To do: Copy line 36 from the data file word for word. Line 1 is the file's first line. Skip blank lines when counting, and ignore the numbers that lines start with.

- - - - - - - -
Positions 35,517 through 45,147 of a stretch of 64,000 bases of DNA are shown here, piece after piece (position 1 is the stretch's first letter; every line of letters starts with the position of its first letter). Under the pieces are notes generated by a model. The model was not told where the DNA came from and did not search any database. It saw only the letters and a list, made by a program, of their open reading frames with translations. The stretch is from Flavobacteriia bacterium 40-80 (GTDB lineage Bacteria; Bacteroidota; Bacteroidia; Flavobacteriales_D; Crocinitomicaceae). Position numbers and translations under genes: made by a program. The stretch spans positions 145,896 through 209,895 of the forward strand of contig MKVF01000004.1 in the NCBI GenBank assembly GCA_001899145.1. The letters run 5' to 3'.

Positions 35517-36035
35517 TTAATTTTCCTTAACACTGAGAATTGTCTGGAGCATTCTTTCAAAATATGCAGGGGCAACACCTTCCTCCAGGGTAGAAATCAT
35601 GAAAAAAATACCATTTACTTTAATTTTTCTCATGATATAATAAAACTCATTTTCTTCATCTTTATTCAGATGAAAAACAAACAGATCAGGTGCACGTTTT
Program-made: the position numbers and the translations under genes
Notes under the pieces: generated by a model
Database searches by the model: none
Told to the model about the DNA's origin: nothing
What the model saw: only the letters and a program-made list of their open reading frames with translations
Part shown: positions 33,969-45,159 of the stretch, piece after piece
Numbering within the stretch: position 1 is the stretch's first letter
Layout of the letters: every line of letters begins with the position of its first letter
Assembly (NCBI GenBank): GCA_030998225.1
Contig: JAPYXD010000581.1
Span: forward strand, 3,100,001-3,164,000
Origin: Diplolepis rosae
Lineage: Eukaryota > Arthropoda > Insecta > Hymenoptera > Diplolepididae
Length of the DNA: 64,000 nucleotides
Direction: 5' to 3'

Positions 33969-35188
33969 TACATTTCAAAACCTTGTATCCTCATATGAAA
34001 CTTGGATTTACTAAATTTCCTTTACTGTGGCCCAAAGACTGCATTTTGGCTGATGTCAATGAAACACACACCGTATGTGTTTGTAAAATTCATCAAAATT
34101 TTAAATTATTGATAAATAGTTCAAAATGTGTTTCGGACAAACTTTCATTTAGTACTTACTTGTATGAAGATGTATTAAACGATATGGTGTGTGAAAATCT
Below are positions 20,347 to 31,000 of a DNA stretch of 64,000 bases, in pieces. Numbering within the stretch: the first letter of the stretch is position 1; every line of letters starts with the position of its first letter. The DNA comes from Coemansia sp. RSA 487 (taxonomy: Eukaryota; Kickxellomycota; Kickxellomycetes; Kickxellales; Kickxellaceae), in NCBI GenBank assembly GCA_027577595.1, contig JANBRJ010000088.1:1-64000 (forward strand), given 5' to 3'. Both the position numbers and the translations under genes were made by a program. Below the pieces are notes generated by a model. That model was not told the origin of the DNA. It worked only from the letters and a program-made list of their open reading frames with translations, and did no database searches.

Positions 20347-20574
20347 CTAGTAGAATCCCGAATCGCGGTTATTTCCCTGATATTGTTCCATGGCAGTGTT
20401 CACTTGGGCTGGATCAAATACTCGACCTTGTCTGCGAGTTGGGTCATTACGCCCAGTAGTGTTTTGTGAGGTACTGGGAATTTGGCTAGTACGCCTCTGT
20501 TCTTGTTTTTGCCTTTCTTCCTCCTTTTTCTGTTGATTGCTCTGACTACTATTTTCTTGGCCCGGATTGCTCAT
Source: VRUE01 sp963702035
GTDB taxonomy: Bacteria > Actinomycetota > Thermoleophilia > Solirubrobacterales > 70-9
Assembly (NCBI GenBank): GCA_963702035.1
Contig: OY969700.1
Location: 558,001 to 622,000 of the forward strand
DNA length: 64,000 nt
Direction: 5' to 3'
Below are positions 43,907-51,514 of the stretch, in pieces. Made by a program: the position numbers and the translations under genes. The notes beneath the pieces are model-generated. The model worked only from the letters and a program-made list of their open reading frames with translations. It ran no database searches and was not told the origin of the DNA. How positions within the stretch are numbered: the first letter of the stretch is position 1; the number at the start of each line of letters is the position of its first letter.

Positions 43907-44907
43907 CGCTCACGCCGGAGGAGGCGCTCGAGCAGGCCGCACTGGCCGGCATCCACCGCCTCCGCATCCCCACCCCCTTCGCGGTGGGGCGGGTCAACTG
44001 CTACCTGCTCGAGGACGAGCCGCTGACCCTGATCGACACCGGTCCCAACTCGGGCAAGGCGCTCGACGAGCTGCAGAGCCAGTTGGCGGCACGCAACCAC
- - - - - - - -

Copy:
Below are positions 43,907-51,514 of the stretch, in pieces. Made by a program: the position numbers and the translations under genes. The notes beneath the pieces are model-generated. The model worked only from the letters and a program-made list of their open reading frames with translations. It ran no database searches and was not told the origin of the DNA. How positions within the stretch are numbered: the first letter of the stretch is position 1; the number at the start of each line of letters is the position of its first letter.